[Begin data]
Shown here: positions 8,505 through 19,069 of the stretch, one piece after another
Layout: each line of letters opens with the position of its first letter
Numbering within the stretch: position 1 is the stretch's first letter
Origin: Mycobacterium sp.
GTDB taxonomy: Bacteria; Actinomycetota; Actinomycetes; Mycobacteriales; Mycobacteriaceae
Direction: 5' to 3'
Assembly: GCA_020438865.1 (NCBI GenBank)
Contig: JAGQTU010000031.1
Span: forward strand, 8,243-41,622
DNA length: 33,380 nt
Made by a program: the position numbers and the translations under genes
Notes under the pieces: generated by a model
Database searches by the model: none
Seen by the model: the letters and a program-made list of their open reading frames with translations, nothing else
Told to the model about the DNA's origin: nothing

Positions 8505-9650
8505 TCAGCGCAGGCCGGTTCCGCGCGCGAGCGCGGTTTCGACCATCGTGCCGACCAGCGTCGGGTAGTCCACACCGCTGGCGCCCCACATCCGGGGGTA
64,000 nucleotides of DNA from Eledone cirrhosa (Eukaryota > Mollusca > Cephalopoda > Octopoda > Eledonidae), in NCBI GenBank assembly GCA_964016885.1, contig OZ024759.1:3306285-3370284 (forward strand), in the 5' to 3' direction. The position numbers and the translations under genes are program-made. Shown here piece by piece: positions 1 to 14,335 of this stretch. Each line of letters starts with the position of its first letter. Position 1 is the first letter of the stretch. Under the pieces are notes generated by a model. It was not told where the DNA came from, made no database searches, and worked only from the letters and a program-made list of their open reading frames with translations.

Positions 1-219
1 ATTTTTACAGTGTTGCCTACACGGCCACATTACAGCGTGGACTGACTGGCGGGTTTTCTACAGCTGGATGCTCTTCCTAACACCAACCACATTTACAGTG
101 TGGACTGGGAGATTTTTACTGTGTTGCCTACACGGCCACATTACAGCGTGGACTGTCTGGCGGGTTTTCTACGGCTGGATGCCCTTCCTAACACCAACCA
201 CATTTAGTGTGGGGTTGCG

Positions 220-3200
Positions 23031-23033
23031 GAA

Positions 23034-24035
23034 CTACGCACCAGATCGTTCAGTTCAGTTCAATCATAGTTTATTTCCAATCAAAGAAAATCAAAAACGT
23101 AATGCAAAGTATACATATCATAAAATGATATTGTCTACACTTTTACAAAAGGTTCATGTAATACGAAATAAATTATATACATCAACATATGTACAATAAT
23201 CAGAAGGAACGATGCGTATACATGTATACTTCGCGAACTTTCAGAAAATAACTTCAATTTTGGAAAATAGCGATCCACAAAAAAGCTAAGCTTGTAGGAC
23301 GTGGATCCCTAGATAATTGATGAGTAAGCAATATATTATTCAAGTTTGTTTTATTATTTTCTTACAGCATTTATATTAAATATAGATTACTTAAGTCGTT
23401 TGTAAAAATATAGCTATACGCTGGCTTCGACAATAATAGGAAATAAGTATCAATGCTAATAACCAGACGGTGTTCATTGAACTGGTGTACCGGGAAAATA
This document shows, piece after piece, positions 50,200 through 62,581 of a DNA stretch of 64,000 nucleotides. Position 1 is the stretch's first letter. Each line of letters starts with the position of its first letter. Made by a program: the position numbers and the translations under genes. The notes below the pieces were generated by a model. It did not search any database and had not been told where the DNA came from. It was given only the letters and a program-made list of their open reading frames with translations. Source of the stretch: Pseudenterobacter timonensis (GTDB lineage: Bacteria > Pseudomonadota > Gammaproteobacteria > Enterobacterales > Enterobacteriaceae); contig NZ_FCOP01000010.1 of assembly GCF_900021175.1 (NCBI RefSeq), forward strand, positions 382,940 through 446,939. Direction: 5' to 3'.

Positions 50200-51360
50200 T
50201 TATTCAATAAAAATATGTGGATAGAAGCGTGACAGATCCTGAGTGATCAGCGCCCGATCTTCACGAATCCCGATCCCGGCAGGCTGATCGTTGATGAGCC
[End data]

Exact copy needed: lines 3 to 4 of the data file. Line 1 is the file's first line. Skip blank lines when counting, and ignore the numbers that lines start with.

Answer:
Numbering within the stretch: position 1 is the stretch's first letter
Origin: Mycobacterium sp.